Nutrition plays an important role when trying to prevent tying up in horses, so here is a useful case study and sample diet from equine nutritionist Christine Smy for a horse that is susceptible to the condition, which is also known as azoturia.
Case study: horse prone to tying up
Horse: Ebony, 18-year-old 15.3hh Thoroughbred
Feeding issue: prone to tying-up and becoming lean
Owner’s thoughts: “Ebony tied-up earlier this year after she’d had a few days off. What is the best way to prevent it happening again?”
Work schedule: competing occasionally in unaffiliated show jumping, ridden three times a week.
Current diet: high-fibre cubes, low-energy chaff, unmolassed sugar beet.
Sample diet to help prevent tying up in horses
It is now possible to buy medium-energy rations for horses at risk of tying-up and this type of feed will be suitable for Ebony.
These rations contain good levels of energy from digestible fibre and oil, yet starch levels are low. The minerals and vitamins are elevated, concentrating on antioxidants and electrolytes. If possible, feed three or more times a day to increase digestion and absorption.
Slowly replace the current ration with this feed, increasing levels to 3kg a day and higher if workload increases.
In addition, feed:
- An unmolassed oil-based alfalfa chaff (approximately 8% starch, which is very low).
- Up to 200g a day of soya oil. This is equivalent to 600g of a starch-free concentrate. It is a fantastic way to add energy and condition to your mare.
- ½kg sugar beet shreds (dried weight, before soaking) — this provides a good fibre source.
- Ad lib hay day and night depending on the quality and amount of grazing that is available.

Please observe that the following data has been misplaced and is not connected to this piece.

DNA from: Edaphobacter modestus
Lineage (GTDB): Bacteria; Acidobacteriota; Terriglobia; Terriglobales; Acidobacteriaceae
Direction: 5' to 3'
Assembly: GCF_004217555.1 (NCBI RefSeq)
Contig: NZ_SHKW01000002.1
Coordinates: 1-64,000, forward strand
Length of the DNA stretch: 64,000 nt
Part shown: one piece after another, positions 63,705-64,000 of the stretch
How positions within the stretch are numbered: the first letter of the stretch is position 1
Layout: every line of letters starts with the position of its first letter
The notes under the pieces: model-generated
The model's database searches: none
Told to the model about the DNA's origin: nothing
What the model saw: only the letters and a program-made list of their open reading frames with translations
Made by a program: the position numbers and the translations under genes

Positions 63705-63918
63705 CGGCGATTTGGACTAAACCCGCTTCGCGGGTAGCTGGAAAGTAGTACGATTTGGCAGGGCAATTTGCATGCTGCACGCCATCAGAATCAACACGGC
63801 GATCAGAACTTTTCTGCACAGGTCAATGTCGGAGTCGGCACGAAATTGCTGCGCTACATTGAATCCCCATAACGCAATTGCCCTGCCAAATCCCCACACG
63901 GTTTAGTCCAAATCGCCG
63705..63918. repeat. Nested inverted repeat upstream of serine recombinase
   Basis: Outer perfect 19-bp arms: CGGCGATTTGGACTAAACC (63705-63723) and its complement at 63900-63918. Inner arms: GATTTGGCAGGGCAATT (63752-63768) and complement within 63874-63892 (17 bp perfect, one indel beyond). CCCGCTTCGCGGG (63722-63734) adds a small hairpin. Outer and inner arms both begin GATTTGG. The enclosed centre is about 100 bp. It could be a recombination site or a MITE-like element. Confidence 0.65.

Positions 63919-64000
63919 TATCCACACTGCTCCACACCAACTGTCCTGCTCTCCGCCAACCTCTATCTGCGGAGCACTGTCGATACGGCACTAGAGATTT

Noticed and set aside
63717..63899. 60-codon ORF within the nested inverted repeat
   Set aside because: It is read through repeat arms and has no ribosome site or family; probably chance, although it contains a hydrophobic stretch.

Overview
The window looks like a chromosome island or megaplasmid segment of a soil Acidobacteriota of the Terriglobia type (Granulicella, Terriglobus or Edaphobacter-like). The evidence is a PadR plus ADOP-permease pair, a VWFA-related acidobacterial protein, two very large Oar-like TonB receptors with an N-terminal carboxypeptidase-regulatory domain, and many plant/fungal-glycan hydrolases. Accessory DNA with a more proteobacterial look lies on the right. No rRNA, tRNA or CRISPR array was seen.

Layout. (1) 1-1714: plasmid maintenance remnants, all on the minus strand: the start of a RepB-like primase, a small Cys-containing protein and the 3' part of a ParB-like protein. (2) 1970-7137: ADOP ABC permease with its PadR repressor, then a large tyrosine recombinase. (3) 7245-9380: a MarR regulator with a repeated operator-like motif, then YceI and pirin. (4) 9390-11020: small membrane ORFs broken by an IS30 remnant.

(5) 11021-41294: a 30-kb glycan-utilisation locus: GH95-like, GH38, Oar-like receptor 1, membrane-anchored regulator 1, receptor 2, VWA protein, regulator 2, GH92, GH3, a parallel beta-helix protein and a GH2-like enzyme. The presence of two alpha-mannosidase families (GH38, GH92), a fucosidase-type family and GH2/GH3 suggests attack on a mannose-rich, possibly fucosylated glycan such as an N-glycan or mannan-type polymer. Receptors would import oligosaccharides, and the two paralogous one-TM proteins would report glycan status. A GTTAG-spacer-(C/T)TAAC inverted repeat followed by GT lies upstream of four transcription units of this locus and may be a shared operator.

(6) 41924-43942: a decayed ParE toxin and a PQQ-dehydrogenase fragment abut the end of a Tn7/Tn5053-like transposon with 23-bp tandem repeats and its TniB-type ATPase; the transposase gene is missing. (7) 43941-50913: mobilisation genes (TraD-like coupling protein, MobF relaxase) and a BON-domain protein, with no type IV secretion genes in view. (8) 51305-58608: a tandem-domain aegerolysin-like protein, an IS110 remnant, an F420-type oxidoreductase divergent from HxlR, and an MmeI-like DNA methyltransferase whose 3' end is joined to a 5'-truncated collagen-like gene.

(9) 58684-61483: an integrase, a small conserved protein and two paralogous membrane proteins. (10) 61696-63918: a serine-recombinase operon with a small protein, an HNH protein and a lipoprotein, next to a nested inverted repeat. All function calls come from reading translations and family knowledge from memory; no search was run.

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Other ways to help prevent tying up in horses
Once a horse has succumbed to an episode of tying-up, the chances are that they will be susceptible in the future. The following causes and solutions are relevant in maintaining bodyweight, yet reducing further attacks:
- Dehydration and electrolyte imbalances — sodium deficiency is commonly found in diets of horses prone to tying-up. This affects the balance of electrolytes, which stimulate excessive calcium excretion, leading to inability to relax and contract muscles. It is therefore essential to provide electrolytes daily. Salt should be at the top of the ingredients list, ahead of glucose or dextrose.
- Mineral and vitamin deficiencies — absorption rates can be affected by age. Provide a quality concentrate or broad-spectrum mineral and vitamin supplement containing high levels of antioxidants in chelated or bioplex form to assist the removal of free radicals. Many vets advise the addition of selenium and vitamin E supplementation to the diet. This is recommended if you are feeding large amounts of oil and will certainly aid recovery, but to prevent repetition of tying-up, the cause, not the symptoms, should be treated.
- Hormonal fluctuation — this may be relevant to many mares, as it is believed that fluxes in the hormone oestrogen may influence specific minerals and vitamins as well as thyroid levels, all of which can trigger an attack. Susceptible mares can therefore succumb to an episode of tying-up at specific stages of their season. Apparently, chestnut mares are most prone.
H&H 12 October ‘06